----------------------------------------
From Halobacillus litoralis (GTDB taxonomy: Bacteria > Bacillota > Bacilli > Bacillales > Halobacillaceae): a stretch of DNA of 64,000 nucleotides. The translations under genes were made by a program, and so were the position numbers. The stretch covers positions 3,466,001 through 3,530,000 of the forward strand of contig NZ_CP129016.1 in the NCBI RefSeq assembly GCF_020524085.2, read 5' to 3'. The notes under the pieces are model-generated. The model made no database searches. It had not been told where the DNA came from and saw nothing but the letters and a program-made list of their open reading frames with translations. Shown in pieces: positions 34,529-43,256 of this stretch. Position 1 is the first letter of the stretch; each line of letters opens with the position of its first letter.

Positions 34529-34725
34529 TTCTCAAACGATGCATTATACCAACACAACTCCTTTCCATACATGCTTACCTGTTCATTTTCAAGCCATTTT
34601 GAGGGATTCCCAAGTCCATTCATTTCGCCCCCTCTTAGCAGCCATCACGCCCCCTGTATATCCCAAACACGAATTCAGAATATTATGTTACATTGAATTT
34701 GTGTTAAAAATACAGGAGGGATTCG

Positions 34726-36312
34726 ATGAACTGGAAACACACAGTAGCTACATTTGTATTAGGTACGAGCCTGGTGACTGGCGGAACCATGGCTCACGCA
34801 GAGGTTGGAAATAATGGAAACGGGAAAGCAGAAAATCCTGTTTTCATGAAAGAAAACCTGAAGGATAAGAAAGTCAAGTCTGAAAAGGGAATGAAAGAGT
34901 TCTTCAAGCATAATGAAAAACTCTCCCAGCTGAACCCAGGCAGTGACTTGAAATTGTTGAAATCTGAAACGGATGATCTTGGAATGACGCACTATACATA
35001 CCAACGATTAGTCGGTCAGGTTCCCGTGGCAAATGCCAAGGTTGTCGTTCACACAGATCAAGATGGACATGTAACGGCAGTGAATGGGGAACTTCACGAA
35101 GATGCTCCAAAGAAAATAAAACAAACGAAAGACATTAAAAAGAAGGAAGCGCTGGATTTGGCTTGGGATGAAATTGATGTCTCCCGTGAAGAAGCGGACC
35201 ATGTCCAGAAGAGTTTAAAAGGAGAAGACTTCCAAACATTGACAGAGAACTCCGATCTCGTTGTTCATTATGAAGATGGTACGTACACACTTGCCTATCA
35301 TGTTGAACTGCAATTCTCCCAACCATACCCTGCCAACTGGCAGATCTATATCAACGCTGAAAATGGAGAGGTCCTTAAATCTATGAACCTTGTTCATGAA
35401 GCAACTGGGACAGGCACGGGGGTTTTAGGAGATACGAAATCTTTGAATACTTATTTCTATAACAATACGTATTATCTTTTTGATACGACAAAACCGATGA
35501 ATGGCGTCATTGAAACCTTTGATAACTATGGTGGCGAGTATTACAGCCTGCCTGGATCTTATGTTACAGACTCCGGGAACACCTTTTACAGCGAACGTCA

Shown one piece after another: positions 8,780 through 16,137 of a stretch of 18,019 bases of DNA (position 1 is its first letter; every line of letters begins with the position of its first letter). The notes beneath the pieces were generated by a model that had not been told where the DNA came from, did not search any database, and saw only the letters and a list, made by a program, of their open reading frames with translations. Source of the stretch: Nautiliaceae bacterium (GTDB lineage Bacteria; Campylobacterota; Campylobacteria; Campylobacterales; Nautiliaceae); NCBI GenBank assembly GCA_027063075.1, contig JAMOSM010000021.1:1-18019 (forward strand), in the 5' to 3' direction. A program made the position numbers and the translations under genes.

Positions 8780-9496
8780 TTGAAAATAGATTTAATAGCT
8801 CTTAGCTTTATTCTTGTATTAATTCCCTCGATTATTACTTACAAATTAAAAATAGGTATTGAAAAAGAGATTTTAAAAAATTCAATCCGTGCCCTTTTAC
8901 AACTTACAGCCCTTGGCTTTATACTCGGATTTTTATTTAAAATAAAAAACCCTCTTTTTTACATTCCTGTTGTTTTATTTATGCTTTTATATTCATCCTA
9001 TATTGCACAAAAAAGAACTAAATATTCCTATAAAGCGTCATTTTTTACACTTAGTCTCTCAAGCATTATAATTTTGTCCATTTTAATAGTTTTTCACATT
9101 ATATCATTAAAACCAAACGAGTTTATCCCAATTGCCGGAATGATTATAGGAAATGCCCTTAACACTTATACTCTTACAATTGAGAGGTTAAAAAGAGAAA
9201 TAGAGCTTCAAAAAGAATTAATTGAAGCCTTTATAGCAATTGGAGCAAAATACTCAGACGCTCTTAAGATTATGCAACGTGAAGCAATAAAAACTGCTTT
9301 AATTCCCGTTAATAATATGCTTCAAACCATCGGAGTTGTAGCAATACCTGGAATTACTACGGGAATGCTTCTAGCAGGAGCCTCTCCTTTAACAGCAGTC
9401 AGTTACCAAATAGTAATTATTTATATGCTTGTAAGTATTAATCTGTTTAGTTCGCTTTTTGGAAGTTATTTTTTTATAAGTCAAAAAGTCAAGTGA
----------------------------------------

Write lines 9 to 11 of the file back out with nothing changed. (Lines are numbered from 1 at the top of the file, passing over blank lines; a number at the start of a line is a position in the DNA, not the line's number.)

34901 TCTTCAAGCATAATGAAAAACTCTCCCAGCTGAACCCAGGCAGTGACTTGAAATTGTTGAAATCTGAAACGGATGATCTTGGAATGACGCACTATACATA
35001 CCAACGATTAGTCGGTCAGGTTCCCGTGGCAAATGCCAAGGTTGTCGTTCACACAGATCAAGATGGACATGTAACGGCAGTGAATGGGGAACTTCACGAA
35101 GATGCTCCAAAGAAAATAAAACAAACGAAAGACATTAAAAAGAAGGAAGCGCTGGATTTGGCTTGGGATGAAATTGATGTCTCCCGTGAAGAAGCGGACC